Currency analyst

When the UK will actually leave the EU?

Brexit! Brexit! This portmanteau word must have annoyed you to death, and you probably want to know when this British exit will actually happen. It’s a high time Prime Minister Theresa May and her Cabinet sat down and drafted the plan for Brexit to work. It is almost ten weeks since UK voters opted to leave the European Union, but the ice still didn’t break up.

So why haven't the UK left yet?

In a nutshell, because Article 50 of the Lisbon Treaty has never been invoked. Until British government formally does that, the UK is doomed to remain its membership in the Union. Article 50 of the 2007 Treaty of Lisbon explains how a member state can withdraw from the EU. According to this article, to leave the Union a country should notify the EU authority of its intention, then, it should negotiate a deal on withdrawal and work out a future relationship with the EU members.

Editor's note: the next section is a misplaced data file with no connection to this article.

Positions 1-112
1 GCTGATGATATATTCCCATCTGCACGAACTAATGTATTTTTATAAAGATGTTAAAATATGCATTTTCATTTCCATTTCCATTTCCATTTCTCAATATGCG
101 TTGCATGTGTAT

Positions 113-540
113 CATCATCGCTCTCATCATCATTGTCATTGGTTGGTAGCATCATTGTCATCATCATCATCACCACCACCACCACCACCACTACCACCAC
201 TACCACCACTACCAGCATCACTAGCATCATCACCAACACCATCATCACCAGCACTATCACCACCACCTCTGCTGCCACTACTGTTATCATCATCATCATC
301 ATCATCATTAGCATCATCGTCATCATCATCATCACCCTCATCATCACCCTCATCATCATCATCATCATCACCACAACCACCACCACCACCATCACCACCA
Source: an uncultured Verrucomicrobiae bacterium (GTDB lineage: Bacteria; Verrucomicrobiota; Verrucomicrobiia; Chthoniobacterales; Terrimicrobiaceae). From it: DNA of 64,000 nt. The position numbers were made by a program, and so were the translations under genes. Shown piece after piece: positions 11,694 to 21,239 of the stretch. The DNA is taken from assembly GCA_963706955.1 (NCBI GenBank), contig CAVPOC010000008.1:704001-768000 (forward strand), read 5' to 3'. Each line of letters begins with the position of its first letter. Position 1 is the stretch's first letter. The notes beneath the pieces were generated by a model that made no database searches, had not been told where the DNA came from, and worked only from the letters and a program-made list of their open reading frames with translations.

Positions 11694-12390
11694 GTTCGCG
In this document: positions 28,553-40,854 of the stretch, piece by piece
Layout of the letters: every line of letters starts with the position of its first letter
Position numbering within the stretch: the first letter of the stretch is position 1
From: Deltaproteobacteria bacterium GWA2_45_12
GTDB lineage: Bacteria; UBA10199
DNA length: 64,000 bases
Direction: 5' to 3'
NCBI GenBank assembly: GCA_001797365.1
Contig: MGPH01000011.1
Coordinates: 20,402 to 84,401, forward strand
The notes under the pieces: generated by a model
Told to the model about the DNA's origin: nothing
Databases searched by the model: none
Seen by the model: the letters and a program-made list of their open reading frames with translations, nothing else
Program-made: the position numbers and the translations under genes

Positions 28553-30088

How Brexit process will unfold?

The EU will probably only allow the UK to be the part of the European single market (which means that there won’t be any tariff in trade relationships between the UK and EU members). The main challenge for the Brexit talks will be an immigration issue.

When will Article 50 will be invoked?

The new Prime Minister of the UK Theresa May says that she would be ready to trigger Article 50 of the Lisbon Treaty as soon as she and her Cabinet plan a sensible and orderly departure. To be precise, it will happen “maybe in January, maybe in February” 2017. Once Article 50 has been invoked, the UK will have two years to negotiate its withdrawal.

Meanwhile, the UK economy managed to withstand the initial shock of the Brexit referendum, although with sacrifices (the value of pound depreciated; the UK lost its top AAA credit rating which means that the cost of lending will grow substantially). We can’t predict what will be the long-term effects of leaving the EU, though. Time will show. 

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